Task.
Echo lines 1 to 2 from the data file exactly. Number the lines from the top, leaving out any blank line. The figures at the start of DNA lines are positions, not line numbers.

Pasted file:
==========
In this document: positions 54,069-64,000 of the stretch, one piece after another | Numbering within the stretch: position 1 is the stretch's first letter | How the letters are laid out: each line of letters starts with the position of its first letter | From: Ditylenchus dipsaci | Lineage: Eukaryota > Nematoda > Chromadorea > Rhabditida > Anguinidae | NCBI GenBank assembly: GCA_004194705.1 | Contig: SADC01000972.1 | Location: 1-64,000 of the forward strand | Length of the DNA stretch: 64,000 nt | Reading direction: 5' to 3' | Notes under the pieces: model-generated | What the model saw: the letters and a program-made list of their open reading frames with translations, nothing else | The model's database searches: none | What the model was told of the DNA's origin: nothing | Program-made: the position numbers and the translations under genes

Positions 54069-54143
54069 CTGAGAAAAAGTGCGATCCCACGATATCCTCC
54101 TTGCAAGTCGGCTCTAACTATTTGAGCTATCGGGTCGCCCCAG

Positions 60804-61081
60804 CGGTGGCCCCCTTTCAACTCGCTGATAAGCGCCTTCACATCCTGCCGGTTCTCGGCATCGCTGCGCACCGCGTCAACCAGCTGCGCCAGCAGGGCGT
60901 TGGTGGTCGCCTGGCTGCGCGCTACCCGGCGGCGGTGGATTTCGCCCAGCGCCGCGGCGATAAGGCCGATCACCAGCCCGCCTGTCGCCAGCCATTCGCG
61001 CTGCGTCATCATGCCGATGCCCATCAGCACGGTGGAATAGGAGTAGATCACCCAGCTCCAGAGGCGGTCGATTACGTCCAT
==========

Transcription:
In this document: positions 54,069-64,000 of the stretch, one piece after another | Numbering within the stretch: position 1 is the stretch's first letter | How the letters are laid out: each line of letters starts with the position of its first letter | From: Ditylenchus dipsaci | Lineage: Eukaryota > Nematoda > Chromadorea > Rhabditida > Anguinidae | NCBI GenBank assembly: GCA_004194705.1 | Contig: SADC01000972.1 | Location: 1-64,000 of the forward strand | Length of the DNA stretch: 64,000 nt | Reading direction: 5' to 3' | Notes under the pieces: model-generated | What the model saw: the letters and a program-made list of their open reading frames with translations, nothing else | The model's database searches: none | What the model was told of the DNA's origin: nothing | Program-made: the position numbers and the translations under genes

Positions 54069-54143